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Found in Translation

Winterguide 2011

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Interview by Colin W. Sargent

The White House, The Colbert Report…Holiday Inn By The Bay. Internationally famous poet Robert Pinsky’s March 7 pilgrimage to Henry Longfellow’s “beautiful town that is seated by the sea” in support of a Portland Museum of Art show creates an astral pairing of America’s first translator of Dante’s Inferno with his own, astonishing modern version.

Visiting this town as a poet without channeling Henry Longfellow is like slouching into Liverpool as a musician without The Beatles on your iPod.

There’s no way three-term U.S. Poet Laureate Robert Pinsky–here to promote the PMA show of Edward Weston’s 1941 photographs illustrating Walt Whitman’s Leaves of Grass–won’t have the bearded one (the first American to translate Dante’s Inferno in 1867) fixed on the ‘shoreless seas’ of his mind. He and Longfellow have shared a voluptuous intimacy in the dark woods of Dante Alighieri’s original Italian as fellow translators of the Inferno, enjoying the kind of rapport across the centuries lesser talents can only dream about.

When you went to Hell in 1995, was Longfellow there, waiting for you (or at least the residual sense of his highly-praised 1867 translation of the Inferno)?

Longfellow taught Italian literature, lectured on Dante. His gorgeous, blank verse translation was important to me. I used it as a crutch (or a trot, in the old expression) when I was making my version. His verbal music and scholarship were inspiring and useful.

Across the centuries, compare and contrast Longfellow’s translation with your own.

Longfellow’s sonorous, gorgeous lines are in Miltonic blank verse: the order of the words is, a lot of the time, the word order of Latin, rather than spoken English–which makes it an excellent trot, among other things, since he can maintain Italian word order (though sometimes difficult, especially after a while). Any 15 or 20 lines of it are rich and enchanting, but most American readers become exhausted by it, the pace and artificial idiom. Dante’s Italian moves very quickly. I try to use few words, and to convey that quickness and directness of the original.

To illustrate the flavors of three translations of Dante, please take us very close to your decisions about the line in the Inferno where Virgil answers the question about whether he’s man or shade.

Longfellow’s 1867 version: He answered me: “Not man; man once I was”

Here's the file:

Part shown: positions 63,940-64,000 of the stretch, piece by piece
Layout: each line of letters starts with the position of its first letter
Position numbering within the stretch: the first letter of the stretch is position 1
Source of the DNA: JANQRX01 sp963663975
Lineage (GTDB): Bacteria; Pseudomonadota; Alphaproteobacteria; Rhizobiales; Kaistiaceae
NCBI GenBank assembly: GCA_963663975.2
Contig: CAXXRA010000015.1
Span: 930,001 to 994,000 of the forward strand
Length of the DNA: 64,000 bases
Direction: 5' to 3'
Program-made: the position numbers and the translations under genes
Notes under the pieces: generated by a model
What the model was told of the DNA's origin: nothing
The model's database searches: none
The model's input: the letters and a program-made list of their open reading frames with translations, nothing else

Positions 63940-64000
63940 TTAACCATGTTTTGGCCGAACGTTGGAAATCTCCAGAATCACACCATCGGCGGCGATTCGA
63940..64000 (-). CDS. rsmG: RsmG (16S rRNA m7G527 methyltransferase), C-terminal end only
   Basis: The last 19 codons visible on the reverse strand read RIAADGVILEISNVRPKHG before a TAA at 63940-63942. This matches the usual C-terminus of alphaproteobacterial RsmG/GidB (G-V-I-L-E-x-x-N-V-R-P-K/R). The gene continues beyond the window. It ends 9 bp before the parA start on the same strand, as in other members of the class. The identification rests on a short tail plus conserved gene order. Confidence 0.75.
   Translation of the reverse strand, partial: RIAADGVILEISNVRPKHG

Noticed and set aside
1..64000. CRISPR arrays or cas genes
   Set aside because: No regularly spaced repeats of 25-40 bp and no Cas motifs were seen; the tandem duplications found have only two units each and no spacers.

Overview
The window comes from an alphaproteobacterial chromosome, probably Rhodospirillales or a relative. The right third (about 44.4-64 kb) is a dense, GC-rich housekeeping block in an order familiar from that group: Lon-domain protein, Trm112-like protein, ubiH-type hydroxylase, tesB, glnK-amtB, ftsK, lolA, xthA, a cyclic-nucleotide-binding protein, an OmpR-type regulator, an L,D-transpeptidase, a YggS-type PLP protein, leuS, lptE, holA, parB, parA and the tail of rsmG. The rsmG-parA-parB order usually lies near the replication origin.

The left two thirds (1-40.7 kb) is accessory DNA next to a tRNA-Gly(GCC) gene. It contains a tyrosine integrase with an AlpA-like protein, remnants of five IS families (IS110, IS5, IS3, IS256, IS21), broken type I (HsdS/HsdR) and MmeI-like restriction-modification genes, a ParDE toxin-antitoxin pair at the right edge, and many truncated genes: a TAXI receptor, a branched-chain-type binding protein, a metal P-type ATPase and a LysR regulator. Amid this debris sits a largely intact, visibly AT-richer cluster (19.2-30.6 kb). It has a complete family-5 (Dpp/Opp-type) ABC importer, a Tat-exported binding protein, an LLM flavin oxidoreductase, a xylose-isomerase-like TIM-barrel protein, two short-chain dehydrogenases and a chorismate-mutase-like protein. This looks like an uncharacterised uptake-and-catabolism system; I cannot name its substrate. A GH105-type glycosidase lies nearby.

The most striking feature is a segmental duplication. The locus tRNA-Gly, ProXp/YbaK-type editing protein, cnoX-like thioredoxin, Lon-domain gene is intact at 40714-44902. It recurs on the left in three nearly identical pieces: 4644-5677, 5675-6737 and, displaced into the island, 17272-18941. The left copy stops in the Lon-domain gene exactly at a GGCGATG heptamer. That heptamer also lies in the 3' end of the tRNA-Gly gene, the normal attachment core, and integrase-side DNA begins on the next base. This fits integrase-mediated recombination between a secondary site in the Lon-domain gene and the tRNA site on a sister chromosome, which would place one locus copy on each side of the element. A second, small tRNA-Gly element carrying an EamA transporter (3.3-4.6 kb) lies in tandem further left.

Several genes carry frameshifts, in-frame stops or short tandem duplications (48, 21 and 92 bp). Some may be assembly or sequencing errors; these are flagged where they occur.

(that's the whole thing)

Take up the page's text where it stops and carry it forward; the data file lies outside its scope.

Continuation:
John Ciardi’s 1954 version: “Not man, though man I once was, and my blood”

Pinsky’s version: “No living man, though once I was,” he replied.

The Italian line is: Rispuosemi: “Non omo, omo già fui.”

Longellow gets an equivalent of that “omo, omo” repetition, enabled by the Latinate word order. I try to keep it simple and sayable. I guess the Ciardi is somewhere in-between?

Perhaps no living person can objectively assess Longfellow’s skills and reputation as you might. You even live in Cambridge! e.e. cummings snarked, “Christ and Longfellow, both dead…” Nostalgia aside, does Longfellow cut the mustard today? Or is he “pedastalled for oblivion”?

I’ve already said how highly I value his Commedia translation. I like some of his poems–e.g., “The Fire of Driftwood”–very much.

And there’s that wonderful video of Longfellow’s “A Psalm of Life” read by Rev. Michael Haynes at www.favoritepoem.org.

Tell us about your upcoming appearance and your admiration for Edward Weston’s attempt to capture Walt Whitman’s Leaves of Grass in photographs he took across the country–including two in Maine–as part of the new show at Portland Museum of Art.

Whitman writes, “My voice goes after what my eyes cannot reach,” and in the same sentence “Speech is the twin of my vision.” Twins are not the same, even if some are called “identical.” So Weston’s photographs don’t so much capture Whitman’s poem as look in the same direction. Less illustrations than companions.

How do you rate the following famous poets connected with Maine: Edna St. Vincent Millay, Edwin Arlington Robinson, Robert Lowell*?

Robinson’s “Eros Turannos” is one of my favorite poems. As someone who comes from a small, seashore town (Long Branch, New Jersey) I think of it as one of the greatest American works about a town. It is in a way spoken by a town. (You can hear me read the poem at: youtube.com/watch?v=d7qTiKbI_eQ and there’s a wonderful letter about it in Americans’ Favorite Poems.)

Tell us a story about the first time you ever visited Maine.

When my kids were small, we went all the way up to Rangeley Lake: thrillingly remote, and beautiful. And for several years we rented a beautiful place on Lake Kezar, where the kids swam and fished, etc. But most memorably, we took the ferry (a four-passenger motor launch as I recall) to Cushing Island, for a rented-house vacation in that kind of insular community. I remember being on the beach and seeing big tankers pass close by. Our first night there–feeling like outsiders–there was a thunderstorm, and as the power went out and the house went black, we smelled smoke.